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Saturday, March 19, 2005

Why Should God Love You?

In response to Good Morning God, someone posed this query:
Would we know only his favor? I mean with all I have done in my life, I still find it hard to believe that all will be overlooked and forgiven (my doubts creeping in again). I know that in Christ I am forgiven, yet I will continue to sin. As I learn about Christ I find more sin that I was unaware of. How can he look at us with favor?

I constantly catch myself now doing/saying things that I immediately have to ask forgiveness for...Wouldn't my level of commitment to God have to be equal to his commitment to me in order to have this covenant? If that's the case I'm in big trouble...
Great question, right on the money: if this is the case, you and I both are in really big trouble. Fortunately, however, this is not the case, and now I'll try to explain why.

Here's the key to everything: we must understand why God loves us in the first place.

Consider redemptive history, the types of people God has chosen:
  • Why did God select Israel in the first place? "It is not because of your righteousness..." - (he says this 3 times in these verses!) - "...because from the day you came out of Egypt you have been a rebellious people" (Deut 9:4-7)
  • What about Israel in the days before the exile? She is repeatedly called a whore, and yet God refuses to abandon her! (cf. Is 1; Ez 16, esp. vs 61,62; Hosea)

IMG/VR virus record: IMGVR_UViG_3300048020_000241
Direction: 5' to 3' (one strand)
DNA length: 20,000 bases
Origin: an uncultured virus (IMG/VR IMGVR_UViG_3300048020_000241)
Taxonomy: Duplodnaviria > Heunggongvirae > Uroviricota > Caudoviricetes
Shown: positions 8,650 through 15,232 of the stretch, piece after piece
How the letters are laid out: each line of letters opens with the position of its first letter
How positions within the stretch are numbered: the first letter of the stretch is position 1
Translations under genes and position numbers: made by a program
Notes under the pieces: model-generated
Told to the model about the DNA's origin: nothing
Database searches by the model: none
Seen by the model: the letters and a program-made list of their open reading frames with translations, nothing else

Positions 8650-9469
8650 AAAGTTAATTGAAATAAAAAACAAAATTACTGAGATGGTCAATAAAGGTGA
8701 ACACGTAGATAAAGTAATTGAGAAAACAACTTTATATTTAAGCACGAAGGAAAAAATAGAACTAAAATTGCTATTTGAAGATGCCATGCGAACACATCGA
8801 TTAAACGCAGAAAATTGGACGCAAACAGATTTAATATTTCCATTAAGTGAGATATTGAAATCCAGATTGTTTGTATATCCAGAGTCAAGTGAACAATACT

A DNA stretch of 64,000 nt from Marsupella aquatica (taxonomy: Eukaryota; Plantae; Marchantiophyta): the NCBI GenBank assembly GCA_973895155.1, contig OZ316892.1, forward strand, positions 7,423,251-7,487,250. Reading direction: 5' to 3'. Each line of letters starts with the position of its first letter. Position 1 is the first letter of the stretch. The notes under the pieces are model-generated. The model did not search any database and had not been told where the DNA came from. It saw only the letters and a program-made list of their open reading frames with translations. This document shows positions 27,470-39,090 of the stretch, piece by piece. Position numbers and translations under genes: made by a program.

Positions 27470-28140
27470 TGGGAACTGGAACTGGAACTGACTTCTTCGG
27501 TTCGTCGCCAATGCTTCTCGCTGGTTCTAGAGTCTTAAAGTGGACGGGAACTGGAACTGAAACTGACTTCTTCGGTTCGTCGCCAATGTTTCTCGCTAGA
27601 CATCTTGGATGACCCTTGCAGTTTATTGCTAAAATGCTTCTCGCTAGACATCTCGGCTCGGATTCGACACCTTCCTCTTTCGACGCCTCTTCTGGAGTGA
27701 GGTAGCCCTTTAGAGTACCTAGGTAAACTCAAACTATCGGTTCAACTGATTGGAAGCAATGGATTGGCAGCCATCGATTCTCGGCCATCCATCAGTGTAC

• What about Jonah in the middle of the Mediterranean? What's his attitude towards God? Rebellion! (Jonah 1)
  • What about Peter, on the eve of his crucifixion? Faithless! (Luke 22:54+)
  • What about Paul, on the road to Damascus? Persecutor of God's people! (Acts 9)
Ever single one of these are examples - not of people who are weak, but of people who are outright opposed to what God is doing. They were not inclined towards him at all!

Romans expands the scope, and describes ALL OF US as enemies of God - "For if while we were enemies we were reconciled to God by the death of his Son, much more, now that we are reconciled, shall we be saved by his life." (Rom 5:10)

So why did God love them? Why does he love ANY of us?

It's NOT because we are friendly towards him - indeed, the consistent testimony of Scripture throughout is that we are not at ALL friendly towards him. In fact, we are not even neutral. We are his enemies!

Nevertheless, he still chooses to love us. And if God did not love you because of anything you did (or anything in you), he will not stop loving you because of anything you do either.

God loves you because of something entirely outside yourself - he loves you because of Christ. This is no blanket love for humanity in general (sorry Mumcat) - this is a love that is focused exclusively on those who are "in Christ" through faith in HIS work, not our own.

Ephesian 1 and 2 is particularly helpful in this regard. As you read this passage, notice how many times the "in Christ" language shows up. And notice what Paul says in 1:3-5 - God has blessed us in Christ, just as he loved us in Christ and also chose us in Christ.

To be completely blunt - the reason why God will never stop loving you has everything to with Christ, and has nothing to do with you. Unless of course, you refuse to love Christ. God loves those who heed Christ's gospel message to repent and believe in him, to trust in his work rather than their own.